That's particularly true of South Korea, which on Sept. 30 celebrated the 60-year anniversary of the mutual defense treaty with the United States. The Koreans hosted Hagel for two large military parades, followed by a gala evening event with fruit drinks the color of the Korean flag, glowing speeches about the alliance, and much talk of katchi kapshida -- "we stand together."

    But the United States is watching closely as the South Korean defense industry shoots for a larger market share. The country is gaining a reputation for gleaning as much as it can from American advanced technology, exploiting any opening it sees. The very fact that discussions are underway with South Korea is a sign of the level of concern, an administration official says. As the Obama White House counters mounting worries among European allies that it is listening in on top leaders' conversations, the United States is also scrambling to make sure South Korea isn't absconding with the secrets that have made American defense platforms world-class.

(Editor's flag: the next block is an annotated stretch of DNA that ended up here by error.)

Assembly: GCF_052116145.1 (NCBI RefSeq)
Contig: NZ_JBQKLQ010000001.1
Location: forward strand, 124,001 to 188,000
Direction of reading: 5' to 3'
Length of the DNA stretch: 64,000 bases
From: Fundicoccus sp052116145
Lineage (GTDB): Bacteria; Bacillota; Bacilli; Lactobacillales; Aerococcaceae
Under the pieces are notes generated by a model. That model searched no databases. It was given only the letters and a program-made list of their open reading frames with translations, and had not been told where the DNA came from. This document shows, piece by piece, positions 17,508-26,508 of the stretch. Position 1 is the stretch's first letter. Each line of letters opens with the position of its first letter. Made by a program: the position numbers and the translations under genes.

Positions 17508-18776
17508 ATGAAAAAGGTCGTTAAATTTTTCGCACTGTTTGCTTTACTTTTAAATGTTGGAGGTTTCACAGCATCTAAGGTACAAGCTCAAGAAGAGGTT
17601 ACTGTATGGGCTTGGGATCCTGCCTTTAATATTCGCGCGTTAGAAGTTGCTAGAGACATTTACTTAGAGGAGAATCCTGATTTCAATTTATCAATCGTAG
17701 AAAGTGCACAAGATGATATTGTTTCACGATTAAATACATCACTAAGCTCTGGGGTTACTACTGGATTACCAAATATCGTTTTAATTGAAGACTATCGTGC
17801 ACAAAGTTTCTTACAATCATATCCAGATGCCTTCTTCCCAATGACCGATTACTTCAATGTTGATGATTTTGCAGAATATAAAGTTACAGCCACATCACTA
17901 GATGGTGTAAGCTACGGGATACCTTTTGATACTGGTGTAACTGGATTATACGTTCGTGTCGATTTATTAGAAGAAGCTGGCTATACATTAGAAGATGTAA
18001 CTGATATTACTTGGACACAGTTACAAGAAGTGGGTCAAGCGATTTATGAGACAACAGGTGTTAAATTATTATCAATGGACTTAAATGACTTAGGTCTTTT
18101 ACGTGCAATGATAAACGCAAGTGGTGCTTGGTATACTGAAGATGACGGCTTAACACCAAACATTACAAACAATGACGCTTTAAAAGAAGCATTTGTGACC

The South Koreans are known for making knock-offs and improving upon them. But from a variety of Korean-made sensor equipment, anti-ship missiles, and electronic warfare systems, the United States sees the Koreans going after American technology and, potentially, copycatting it.

    "They are very good at taking full advantage of any loopholes with any type of agreement," a former government official who worked in Seoul told FP.

    That's problematic on several levels. Not only could Seoul sell its newly-acquired advanced weaponry to another country that could use it against American interests, but proprietary American technologies could be sold by other countries to undermine the American defense industry. That would come just as the U.S. industry confronts the biggest shrinkage of Pentagon dollars in more than a decade and is looking to diversify its markets overseas.